The term Dionysus appears often in the holy scriptures, with its meaning being used in reference to either Humanity collectively as one people, the People of Zeus and thus the Divine, or creation itself, including all other living this. The mentality born from the usage of the term invokes the central idea of the equality of man in the eyes of the gods, with no man being leveled over another and were all created equally in the image of the Gods and Athena. Another tenet of the term's usage is the symbolize the connection of all things living, playing into the holistic belief that all life is part of the greater universal being of which the gods are constantly sustaining and managing. While Dionysus is usually referred to with ungendered pronouns in most scriptures, recent development has seen the usage of masculine pronouns being more frequent when referring to the term.

Life and Death

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Scripture

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Holy Sites

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Customs

Places of Worship

The Erechtheion, Apharnacia, Cebragas. Major Athenean place of worship and one of the Holiest Sites in the faith

In contrast to many other religions, weekly public congregations are not present in Athenias. The holy scriptures detail in the need for the greater emphasis on private or small friends or family gatherings where they pray together or alone with no real fixed schedule unlike its Alydian counterpart. Nor are there any specific places of worship, but there does exist public shires where large masses of people come together with the purpose of prayer, reconciliation with Athena or the Gods, repentance or praise. It is mandatory to at least go to a shire once every month in Athenias

Rituals

Cleansing

The Cleansing of a Newborn Child

Cleansing is a religious ritual where priests bathe or pour holy water on newly born infants, similar to the Alydian Practice of Baptism. The process is the symbolic representation of the permanent cleansing of sins from the new born child and the protection of the child from demonic influences. The process is also seen as a form of "christening" to the infant newborn. Following the process, parents are given the option of also giving their child a theological name, while not compulsory, such names are used when addressing people in the Athenean religious community and often seen as an important thing to have if working in the religious community.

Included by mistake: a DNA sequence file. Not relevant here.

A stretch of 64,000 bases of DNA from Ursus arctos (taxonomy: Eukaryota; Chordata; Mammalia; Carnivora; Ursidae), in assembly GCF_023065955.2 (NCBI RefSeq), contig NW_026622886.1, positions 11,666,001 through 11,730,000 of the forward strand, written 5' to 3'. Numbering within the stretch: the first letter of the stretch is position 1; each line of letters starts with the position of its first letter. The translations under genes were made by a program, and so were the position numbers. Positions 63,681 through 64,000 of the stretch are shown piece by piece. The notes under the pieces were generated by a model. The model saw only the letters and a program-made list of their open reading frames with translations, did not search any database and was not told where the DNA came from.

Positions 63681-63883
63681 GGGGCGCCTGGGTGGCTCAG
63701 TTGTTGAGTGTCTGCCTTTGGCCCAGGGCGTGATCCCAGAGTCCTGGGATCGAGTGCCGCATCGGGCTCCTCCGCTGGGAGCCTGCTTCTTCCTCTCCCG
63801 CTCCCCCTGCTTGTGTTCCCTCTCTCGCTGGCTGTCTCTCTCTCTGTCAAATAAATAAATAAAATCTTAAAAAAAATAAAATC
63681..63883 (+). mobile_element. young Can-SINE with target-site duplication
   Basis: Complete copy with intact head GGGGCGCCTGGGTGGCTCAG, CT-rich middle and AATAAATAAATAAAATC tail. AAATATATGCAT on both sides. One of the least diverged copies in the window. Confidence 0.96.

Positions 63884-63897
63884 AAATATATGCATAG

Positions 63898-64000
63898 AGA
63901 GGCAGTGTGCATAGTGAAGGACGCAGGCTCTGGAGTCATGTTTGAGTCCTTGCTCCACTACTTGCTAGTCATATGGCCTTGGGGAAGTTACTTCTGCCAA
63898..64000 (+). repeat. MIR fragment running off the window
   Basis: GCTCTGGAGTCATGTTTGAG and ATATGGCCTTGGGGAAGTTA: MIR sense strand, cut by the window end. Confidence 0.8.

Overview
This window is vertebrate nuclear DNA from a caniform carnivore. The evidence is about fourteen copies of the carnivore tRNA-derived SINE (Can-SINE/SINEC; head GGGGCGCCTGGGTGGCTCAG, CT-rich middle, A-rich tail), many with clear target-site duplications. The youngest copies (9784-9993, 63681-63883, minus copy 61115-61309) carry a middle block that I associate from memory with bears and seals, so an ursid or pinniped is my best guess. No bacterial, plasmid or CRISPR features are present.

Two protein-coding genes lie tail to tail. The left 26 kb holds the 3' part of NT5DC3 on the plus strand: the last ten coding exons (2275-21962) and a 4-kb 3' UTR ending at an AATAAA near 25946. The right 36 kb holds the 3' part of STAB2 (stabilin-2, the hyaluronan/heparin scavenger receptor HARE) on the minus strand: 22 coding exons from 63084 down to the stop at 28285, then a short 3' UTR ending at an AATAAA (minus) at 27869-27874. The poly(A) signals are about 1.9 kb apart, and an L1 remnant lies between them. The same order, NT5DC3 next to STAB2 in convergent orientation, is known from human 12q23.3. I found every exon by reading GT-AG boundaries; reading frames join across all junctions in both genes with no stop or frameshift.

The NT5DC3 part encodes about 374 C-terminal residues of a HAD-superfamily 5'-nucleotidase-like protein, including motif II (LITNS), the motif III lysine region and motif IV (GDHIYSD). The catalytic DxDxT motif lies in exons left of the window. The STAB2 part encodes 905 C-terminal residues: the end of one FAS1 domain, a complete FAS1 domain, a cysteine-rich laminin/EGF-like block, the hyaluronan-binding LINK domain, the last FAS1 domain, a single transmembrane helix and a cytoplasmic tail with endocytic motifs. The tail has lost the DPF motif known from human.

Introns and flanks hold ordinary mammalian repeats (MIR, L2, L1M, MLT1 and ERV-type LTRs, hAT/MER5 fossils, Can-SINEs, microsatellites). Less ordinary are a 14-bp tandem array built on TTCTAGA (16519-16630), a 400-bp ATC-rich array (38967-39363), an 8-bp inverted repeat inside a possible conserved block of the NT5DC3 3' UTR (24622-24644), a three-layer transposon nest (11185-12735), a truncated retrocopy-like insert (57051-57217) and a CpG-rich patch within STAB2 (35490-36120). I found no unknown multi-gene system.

Death Ritual

An Athenean Pyre Funeral in Savai

Following death, the bodies of the dead are burned following their funeral. The process marks the total departure of one's mortality from the temporal world into the afterlife, were the severing of all connections to morality is seen as a necessary requirement. The burning of the corpse aids in the purifying of the soul by cutting its physical connection and allowing for its uninterrupted journey towards judgement for fitness to join the afterlife and as an offering to Hephaestus.

Obligations

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Modern Practices, Issues & Organization

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Holidays